Certainty vs. uncertainty: Could this be the only Chip Kelly vs. Clay Helton matchup we see?

UCLA head coach Chip Kelly works the sideline during the second quarter of a game against Oklahoma.
(Luis Sinco / Los Angeles Times)

Clay Helton spent much of this week addressing his job status after having taken his team to a major bowl game in each of his first two seasons.

Chip Kelly, who’s won all of two games in his first season with his team, mused about the fall of Milli Vanilli and narrated a video about a papa bear and his cub.

These are strange times in the crosstown rivalry, with both teams wishing they really could throw out the records when UCLA faces USC on Saturday afternoon at the Rose Bowl.

The Bruins (2-8 overall, 2-5 Pac-12 Conference) and Trojans (5-5, 4-4) enter the game with more combined losses than they had in any of their previous 87 meetings in a rivalry that dates to 1929.


USC is assured of finishing the season with a better record than UCLA, but the Trojans are the team under more duress. The Bruins have a new coach in Kelly who’s being given the college football equivalent of eons to restore his team to prominence.

There’s a chance Helton may not make it to 2019.

The USC coach assured his players that he would be back next season regardless of how the team fares over its final two games, even though losses to the Bruins on Saturday and No. 3 Notre Dame next week would give the Trojans their first losing record since Paul Hackett’s final season in 2000.

The intrigue drew more television cameras to USC’s campus this week than had come since before the Trojans played Stanford in September, which also happened to be before their first loss. Reporters barely asked anything about the game against the Bruins, focusing their questions on Helton.


Helton answered each query patiently and evenly, giving no visible signs of any strain he might be feeling inside.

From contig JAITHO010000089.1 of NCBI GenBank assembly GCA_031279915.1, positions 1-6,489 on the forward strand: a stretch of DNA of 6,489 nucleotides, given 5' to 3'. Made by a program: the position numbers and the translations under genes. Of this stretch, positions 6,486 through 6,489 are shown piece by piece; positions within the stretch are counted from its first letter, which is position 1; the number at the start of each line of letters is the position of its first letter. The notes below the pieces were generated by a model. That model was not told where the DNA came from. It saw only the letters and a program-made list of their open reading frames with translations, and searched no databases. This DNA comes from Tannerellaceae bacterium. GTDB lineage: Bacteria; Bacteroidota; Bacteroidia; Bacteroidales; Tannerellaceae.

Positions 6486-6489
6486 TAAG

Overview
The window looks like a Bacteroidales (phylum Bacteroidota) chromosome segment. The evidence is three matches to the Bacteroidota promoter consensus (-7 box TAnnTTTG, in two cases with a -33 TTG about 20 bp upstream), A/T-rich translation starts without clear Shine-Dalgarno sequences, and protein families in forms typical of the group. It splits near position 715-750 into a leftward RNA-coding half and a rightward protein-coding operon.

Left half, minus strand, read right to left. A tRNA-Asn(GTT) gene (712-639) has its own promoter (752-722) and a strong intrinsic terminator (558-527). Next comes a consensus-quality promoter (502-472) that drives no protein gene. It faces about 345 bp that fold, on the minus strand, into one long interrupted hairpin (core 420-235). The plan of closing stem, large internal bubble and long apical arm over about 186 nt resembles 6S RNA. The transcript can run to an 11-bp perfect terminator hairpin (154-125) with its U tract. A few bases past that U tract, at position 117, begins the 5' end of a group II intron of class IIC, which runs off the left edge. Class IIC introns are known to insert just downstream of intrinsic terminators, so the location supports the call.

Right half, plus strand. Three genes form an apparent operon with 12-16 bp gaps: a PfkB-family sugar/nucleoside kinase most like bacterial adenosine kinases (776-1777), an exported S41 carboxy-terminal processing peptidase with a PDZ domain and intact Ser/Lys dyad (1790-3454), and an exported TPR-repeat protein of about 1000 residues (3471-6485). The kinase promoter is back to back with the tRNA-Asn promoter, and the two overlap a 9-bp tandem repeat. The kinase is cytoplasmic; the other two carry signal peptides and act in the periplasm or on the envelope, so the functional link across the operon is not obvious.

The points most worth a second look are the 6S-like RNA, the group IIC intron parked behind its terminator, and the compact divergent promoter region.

Meanwhile, there were mixed messages about the coach’s fate on social media. Some Bruins fans wanted Helton to stay and many Trojans fans wanted him to go. Helton didn’t seem to care that he was trending.

“Coach Helton’s worried about the ballgame,” USC quarterback JT Daniels said. “He’s not worried about what some random dude in his pajamas is saying on Twitter.”

Helton did acknowledge feeling some pressure — to help his senior class finish 4-0 against UCLA after having won each of the last three meetings.


“To be able to say, you know what, through my four years at USC, I garnered the Victory Bell each year, that’s a huge thing,” Helton said. “As a player and competitor, that’s our opportunity right now. Now we have to go out and earn it.”

A win over UCLA would also make USC bowl-eligible no matter what happens against Notre Dame next weekend at the Coliseum, where the Trojans are sure to be heavy underdogs.

Across town, the Bruins are trying to close a down season on an upward note, even if Kelly made it clear he was not a believer in any sort of carryover between seasons.

To make his point, Kelly asked reporters who was the No. 3 team in the nation at this point last season. No one guessed the correct answer: Miami, which is now unranked after four consecutive losses.


Kelly also mentioned how quickly things can change, referencing a certain late 1980s and early 1990s R&B duo whose undoing was tied to a lip-syncing scandal.

“At one point and time, Milli Vanilli was on top of the world, right?” Kelly said. “And then it all crashed and burned. So we’re not thinking about momentum, we’re thinking about having a really good Monday.”

Kelly seemed to be having an enjoyable Thursday when he spoke at a pep rally on campus in a rare public appearance. He played a video he had narrated showing a bear cub continually sliding down a snow-covered mountain before finally making his way to the top, a metaphor for a young team struggling to find its footing.

“Sometimes he falls back down and he finds himself at the beginning,” Kelly said in the video. “He’s at the bottom. He looks like he’s worse off than he ever was, except he’s not — not at all. He’s made his mistakes and he’s learned what he’s learned, he knows what he knows.”


And then, finally, as the bear reaches the top …

“The bear goes over the mountain and sees what he can see,” Kelly continued, “which is going to happen Saturday.”

Not far away from where Kelly stood, the most iconic bear on campus couldn’t see much of anything.

The bronze Bruin statue was in need of eyewash after someone infiltrated the protective wooden crate housing the two-ton creature to paint it red and yellow. A UCLA student group announced Friday that it was starting a campaign to match the estimated $20,000 in damage with an equal amount that would go toward a wildfire recovery fund.


The group called it “retaliating with kindness,” though any revenge on the field Saturday figures to be far less sympathetic.

Times staff writer J. Brady McCollough contributed to this report.

Follow Ben Bolch on Twitter @latbbolch